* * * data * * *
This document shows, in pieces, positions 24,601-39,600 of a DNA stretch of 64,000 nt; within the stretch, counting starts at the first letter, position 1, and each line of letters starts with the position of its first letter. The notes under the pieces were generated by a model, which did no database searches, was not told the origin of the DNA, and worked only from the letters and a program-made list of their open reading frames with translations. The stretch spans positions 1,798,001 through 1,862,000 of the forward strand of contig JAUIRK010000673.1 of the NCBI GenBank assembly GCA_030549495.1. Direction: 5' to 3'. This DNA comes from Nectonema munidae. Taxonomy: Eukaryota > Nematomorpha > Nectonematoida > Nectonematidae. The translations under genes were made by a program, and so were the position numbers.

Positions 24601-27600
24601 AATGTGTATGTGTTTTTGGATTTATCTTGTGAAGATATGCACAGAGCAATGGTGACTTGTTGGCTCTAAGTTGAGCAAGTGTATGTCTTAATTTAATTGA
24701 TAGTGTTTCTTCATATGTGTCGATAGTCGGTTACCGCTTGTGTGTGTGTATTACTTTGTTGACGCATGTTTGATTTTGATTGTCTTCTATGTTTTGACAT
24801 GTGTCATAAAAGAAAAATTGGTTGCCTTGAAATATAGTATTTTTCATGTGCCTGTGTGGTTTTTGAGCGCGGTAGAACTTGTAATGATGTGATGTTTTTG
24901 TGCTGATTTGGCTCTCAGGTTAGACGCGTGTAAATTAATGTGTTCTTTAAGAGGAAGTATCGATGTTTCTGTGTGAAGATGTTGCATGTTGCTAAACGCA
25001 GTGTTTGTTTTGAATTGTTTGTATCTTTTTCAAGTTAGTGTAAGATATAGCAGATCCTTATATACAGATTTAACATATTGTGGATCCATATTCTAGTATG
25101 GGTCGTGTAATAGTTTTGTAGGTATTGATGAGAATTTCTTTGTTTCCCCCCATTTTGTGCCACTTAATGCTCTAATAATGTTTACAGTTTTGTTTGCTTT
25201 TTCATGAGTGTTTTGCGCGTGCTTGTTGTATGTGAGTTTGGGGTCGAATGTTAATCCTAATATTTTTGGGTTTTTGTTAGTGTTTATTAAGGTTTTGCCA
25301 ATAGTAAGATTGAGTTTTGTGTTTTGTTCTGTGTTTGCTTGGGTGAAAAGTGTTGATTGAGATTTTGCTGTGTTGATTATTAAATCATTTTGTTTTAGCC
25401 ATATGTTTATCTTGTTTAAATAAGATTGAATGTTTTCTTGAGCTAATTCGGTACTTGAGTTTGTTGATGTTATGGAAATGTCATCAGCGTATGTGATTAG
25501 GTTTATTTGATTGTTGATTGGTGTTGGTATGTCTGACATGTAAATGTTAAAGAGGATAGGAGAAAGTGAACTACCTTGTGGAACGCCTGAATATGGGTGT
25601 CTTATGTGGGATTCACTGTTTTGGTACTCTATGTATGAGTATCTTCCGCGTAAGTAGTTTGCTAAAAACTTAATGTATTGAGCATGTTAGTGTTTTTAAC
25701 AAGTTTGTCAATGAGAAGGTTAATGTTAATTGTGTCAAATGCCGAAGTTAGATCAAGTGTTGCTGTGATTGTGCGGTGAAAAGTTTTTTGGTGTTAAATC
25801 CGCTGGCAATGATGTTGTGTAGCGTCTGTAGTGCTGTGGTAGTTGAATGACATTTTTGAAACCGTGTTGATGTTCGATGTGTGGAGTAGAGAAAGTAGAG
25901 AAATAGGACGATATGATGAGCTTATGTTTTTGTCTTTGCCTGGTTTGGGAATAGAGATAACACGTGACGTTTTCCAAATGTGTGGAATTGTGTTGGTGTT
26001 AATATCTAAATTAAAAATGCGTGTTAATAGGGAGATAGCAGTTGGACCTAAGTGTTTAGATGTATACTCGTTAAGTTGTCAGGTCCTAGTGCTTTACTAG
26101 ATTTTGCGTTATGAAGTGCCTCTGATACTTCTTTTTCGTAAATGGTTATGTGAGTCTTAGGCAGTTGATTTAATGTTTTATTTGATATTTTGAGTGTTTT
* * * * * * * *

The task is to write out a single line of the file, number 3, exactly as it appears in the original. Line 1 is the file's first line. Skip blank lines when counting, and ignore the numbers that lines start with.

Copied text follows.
24601 AATGTGTATGTGTTTTTGGATTTATCTTGTGAAGATATGCACAGAGCAATGGTGACTTGTTGGCTCTAAGTTGAGCAAGTGTATGTCTTAATTTAATTGA